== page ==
Toasters

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This page covers diagnosis and repair of pop-up toasters.

Summary

A toaster can give many years of service but modern ones are not always as reliable as you might wish. Spare parts are available for some of the better quality brands, but on others it may still be possible to repair simple problems.

Safety Warnings

Warning03.png
Live mains may be exposed when the cover is off. Take the usual precautions, in particular:
  • Double-check it's not still plugged in when you open it
  • Never poke anything into the toast slots if it's plugged in
  • Parts may remain very hot for a while after switching off.

Principles of operation

All pop-up toasters have 2 or more slots into which the toast is lowered by pressing down a lever against a spring. This action switches on the electrical heater elements positioned either side of the toast slots. An electromechanical or electronic timing mechanism pops up the toast and switches off the heater after a length of time determined by the browning control. Additional controls may optionally allow this time to be modified for toasting frozen bread or reheating toast etc. and LEDs may show that the toaster is on and options selected.

In the oldest toasters the lever is held down at the bottom of its travel by a catch. A bimetallic strip positioned close to the toast heats up along with the toast and bends as it does so, due to the different expansion coefficients of the two metals it's made of. When it reaches a certain temperature it closes an electrical contact, energising a small electromagnet which releases the catch. This causes the spring to pop the toast up.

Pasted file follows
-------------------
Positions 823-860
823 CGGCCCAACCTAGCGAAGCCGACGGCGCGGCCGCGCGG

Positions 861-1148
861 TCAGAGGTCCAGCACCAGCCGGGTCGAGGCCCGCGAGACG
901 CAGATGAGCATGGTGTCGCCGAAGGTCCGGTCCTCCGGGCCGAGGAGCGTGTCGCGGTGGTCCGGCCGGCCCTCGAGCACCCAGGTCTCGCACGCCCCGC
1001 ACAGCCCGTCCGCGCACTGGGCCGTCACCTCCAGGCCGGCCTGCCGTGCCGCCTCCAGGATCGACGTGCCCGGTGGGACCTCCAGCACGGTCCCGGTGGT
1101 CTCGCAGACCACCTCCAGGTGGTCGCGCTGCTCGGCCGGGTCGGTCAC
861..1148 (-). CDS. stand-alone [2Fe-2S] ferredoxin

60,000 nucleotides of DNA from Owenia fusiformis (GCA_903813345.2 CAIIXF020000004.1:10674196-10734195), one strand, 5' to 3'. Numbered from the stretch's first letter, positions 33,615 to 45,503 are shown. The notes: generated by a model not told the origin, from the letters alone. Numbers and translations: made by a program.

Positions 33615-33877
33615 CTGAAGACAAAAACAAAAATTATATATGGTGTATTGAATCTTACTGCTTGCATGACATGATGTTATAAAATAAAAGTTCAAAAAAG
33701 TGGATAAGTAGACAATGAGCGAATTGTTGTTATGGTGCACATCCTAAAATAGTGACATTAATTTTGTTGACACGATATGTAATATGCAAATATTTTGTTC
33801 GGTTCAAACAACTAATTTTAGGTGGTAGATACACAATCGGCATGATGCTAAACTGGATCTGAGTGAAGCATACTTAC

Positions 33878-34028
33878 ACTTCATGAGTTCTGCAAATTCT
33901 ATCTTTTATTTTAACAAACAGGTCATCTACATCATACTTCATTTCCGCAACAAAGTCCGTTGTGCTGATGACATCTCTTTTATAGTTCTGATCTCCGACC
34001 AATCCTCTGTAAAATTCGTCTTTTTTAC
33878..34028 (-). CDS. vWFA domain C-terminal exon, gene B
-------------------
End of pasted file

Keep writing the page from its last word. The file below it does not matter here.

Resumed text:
In more modern toasters there is no catch or bimetallic strip, instead the lever is held down against the spring by an electromagnet, somewhat larger than the one in the previous type of toaster. This is energised along with the element, but the current is interrupted after a pre-set time by a timing mechanism causing the toast to pop up.

There are several types of timing mechanism.

Some toasters have a clockwork timing mechanism, similar to an old fashioned kitchen timer. In others it's electronic. There are different types of electronic timer.